Definition & Facts
Trichomoniasis is the most common curable sexually transmitted disease, affecting about 3.7 million people in the United States. Trich is caused by a protozoan infection from the parasite, Trichomonas vaginalis. The STD is much more common among women than men, and more frequently affects older women than younger women.
Symptoms & Complaints
Men who have trichomoniasis tend to experience itching around the penis and burning inside the penis, particularly during and after urination and ejaculation, as well as possible penile discharge. Those who are uncircumcised may experience inflammation of the foreskin.
For women, the disease may manifest with vaginal itching, redness, burning sensation, or soreness in the affected area, painful urination, pain during sex, and a thin, clear, white, green, or yellowish discharge with a strange smell. People of both genders may experience lower abdominal pain.
While most people who experience symptoms develop them between five to 28 days after infection, others don’t have symptoms until months after the initial infection. Left untreated, the parasite can persist in the body for years, increasing the risk for contracting or spreading other sexually transmitted infections, including HIV. Pregnant women who have the disease are at higher risk for delivering preterm babies and babies with low birth weight (under 5.5 pounds).
Trichomoniasis is spread when a person who is infected with the parasite passes it to another person during sexual activity. The one-celled protozoan parasite is tiny enough to be contracted through skin to skin contact.
For women, the vulva, vagina, and urethra are most often affected. Men usually develop the disease in the urethra. In general, this disease is most often passed between vagina and penis or vice versa, or during lesbian sex from one vagina to another through skin to skin contact. However, other parts that come in contact with the parasite, such as the hands, mouth, or anus, are rarely affected.
The parasite can also be spread by sharing sex toys that have not been washed between use or that have been used without a condom. A pregnant mother can pass the parasite to her baby before birth. However, you will not get trichomoniasis through kissing, hugging, sharing cups, plates or cutlery, toilet seats or towels.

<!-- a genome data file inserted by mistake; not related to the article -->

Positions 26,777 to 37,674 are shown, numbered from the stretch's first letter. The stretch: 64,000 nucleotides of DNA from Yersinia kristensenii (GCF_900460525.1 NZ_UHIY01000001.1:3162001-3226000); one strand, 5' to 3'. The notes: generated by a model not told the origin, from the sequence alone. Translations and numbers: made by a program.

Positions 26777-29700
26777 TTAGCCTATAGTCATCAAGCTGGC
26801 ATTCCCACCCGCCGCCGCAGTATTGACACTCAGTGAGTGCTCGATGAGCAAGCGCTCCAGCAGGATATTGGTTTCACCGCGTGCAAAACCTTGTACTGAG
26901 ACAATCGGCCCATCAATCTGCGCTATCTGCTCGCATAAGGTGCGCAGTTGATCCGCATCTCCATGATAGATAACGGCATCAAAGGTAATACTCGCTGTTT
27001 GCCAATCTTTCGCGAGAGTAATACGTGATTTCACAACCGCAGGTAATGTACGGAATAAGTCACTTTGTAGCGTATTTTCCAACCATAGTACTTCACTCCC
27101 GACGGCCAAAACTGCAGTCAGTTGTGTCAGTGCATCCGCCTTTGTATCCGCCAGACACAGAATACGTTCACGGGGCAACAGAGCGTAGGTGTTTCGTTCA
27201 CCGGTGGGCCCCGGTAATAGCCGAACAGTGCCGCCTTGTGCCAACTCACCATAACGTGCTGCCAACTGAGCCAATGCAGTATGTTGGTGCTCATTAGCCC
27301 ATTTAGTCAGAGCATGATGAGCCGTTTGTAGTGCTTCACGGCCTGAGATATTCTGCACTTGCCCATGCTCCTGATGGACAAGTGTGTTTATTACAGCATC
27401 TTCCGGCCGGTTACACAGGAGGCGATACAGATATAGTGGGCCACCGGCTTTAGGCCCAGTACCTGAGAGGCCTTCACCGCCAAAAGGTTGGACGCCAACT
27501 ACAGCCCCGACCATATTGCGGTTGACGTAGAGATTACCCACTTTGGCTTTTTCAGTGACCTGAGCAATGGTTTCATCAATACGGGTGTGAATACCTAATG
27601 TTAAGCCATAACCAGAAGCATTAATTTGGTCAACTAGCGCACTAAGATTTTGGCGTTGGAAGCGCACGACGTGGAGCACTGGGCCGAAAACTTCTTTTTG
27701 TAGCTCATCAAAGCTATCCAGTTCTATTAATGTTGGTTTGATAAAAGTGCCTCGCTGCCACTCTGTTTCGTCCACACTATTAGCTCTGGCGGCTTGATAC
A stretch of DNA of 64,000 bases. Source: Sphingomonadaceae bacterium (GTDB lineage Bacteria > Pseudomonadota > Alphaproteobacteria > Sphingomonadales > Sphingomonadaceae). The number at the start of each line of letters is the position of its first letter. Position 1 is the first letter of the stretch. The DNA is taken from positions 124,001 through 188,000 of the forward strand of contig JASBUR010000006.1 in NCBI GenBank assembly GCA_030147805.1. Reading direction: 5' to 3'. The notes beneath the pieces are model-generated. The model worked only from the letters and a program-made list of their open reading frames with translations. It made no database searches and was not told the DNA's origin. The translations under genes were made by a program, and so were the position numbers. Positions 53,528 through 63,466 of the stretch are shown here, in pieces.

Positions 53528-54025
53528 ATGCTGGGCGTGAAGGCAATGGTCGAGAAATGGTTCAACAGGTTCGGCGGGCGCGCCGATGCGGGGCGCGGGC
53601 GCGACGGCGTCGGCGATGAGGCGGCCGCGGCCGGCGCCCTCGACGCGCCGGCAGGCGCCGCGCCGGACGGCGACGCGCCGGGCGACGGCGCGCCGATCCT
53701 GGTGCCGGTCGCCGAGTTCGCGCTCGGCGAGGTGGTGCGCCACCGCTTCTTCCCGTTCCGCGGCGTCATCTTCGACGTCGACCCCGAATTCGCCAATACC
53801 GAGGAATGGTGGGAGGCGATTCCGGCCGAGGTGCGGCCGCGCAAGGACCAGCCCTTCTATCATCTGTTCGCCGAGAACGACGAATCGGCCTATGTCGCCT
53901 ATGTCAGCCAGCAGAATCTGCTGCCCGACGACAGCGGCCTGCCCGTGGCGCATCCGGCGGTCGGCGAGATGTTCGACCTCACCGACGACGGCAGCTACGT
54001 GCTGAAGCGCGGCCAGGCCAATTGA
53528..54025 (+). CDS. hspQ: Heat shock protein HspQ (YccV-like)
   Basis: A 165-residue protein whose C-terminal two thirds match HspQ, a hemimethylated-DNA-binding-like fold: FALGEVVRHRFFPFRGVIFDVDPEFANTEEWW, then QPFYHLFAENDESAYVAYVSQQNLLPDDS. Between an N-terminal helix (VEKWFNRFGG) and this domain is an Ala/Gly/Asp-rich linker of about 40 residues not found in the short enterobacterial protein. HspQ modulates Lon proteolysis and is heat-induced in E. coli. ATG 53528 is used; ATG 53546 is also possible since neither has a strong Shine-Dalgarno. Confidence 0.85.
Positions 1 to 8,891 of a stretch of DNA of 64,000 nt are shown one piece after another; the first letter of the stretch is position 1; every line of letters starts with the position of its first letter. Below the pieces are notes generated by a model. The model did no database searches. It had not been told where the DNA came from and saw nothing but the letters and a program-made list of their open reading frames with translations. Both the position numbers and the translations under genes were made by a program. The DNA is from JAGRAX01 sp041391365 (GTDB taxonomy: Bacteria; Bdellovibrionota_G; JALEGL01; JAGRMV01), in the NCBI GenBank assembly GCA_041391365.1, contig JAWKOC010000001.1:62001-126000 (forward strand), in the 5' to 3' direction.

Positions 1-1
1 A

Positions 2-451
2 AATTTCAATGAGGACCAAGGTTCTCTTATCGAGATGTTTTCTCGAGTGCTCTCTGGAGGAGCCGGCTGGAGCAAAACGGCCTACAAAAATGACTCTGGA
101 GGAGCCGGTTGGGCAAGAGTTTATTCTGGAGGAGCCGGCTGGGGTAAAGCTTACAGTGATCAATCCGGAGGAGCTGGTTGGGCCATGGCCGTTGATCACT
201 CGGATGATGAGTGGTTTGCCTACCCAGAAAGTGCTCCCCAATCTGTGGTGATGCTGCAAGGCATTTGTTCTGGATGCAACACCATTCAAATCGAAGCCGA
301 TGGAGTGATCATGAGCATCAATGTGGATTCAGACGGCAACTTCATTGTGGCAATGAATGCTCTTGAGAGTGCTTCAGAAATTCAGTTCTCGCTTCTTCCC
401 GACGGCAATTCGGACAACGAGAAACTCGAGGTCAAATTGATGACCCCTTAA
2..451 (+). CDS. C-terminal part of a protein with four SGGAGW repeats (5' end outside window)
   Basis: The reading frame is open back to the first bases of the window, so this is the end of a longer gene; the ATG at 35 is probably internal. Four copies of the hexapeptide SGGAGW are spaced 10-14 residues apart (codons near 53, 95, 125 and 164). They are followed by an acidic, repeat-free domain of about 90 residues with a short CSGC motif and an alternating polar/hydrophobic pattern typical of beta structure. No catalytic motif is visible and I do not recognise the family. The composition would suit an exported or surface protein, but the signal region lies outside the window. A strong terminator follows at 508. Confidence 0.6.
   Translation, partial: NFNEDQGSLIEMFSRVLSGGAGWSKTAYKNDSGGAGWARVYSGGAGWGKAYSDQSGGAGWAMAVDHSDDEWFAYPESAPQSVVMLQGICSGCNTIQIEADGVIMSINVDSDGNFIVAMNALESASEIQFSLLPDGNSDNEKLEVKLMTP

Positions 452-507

Trichomoniasis, like other STDs, is more common among people who have more than one sexual partner or who switch back and forth between multiple partners. However, it’s possible to contract this infection even if you are in a monogamous relationship, especially because the parasite can exist in the body for months and years without causing symptoms.
Diagnosis & Tests
Because trichomoniasis rarely produces symptoms, it can only be diagnosed through testing by a healthcare provider. These tests are not always reliable, though they are significantly more reliable for women than for men. One test, known as a vaginal wet mount involves putting a sample of vaginal discharge on a slide and checking it under a microscope for presence of the parasite.
A culture test can be used to diagnose trichomoniasis in both men and women. Using urine or a swab from the urethra, this type of test grows a bacteria culture in the lab to make the parasite easier to find. Newer tests are more accurate, including DNA tests that can check for trichomoniasis, chlamydia, and gonorrhea using the same urine sample.
Women who think they may have trichomoniasis or another STD should schedule a medical exam during a time when they are not menstruating. They should avoid douches, vaginal sprays, and sexual intercourse during the 24 hours before the appointment.
It may take 10 days to get the results of a diagnostic test, during which time one should refrain from sexual activity. While it's possible to get a false negative test (meaning that a person has this infection, but it is not detected by lab tests), false positive tests are incredibly rare.
Treatment & Therapy
Once detected, trichomoniasis is curable with antibiotics, most frequently metronidazole or tinidazole. During trichomoniasis treatment, it's important to take all the medicine prescribed, even if symptoms resolve. Sex partners should also be treated for the disease, or the risk exists for contracting it again. One should abstain from sexual activity until all sexual partners have completed all prescribed medication. Most doctors recommend that people get tested again after three months to ensure that they're clear of infection.
Pregnant women who think they may have trichomoniasis should not take medication for the first three months, though it’s usually safe to take thereafter. If an individual is diagnosed with trichomoniasis and there’s a chance she could be pregnant, or if she is pregnant and has symptoms of an STD, it is important for her to let the doctor know right away so he or she can develop an appropriate, safe treatment plan. Those seeking treatment should also talk with their doctor about any other prescription or over-the-counter medications taken.
Prevention & Prophylaxis
Seeing a doctor immediately is necessary if unusual symptoms occur, such as a sore, rash, or pain in the genital area. Preventive treatment can help prevent the development of complications and from spreading an STD to sexual partners.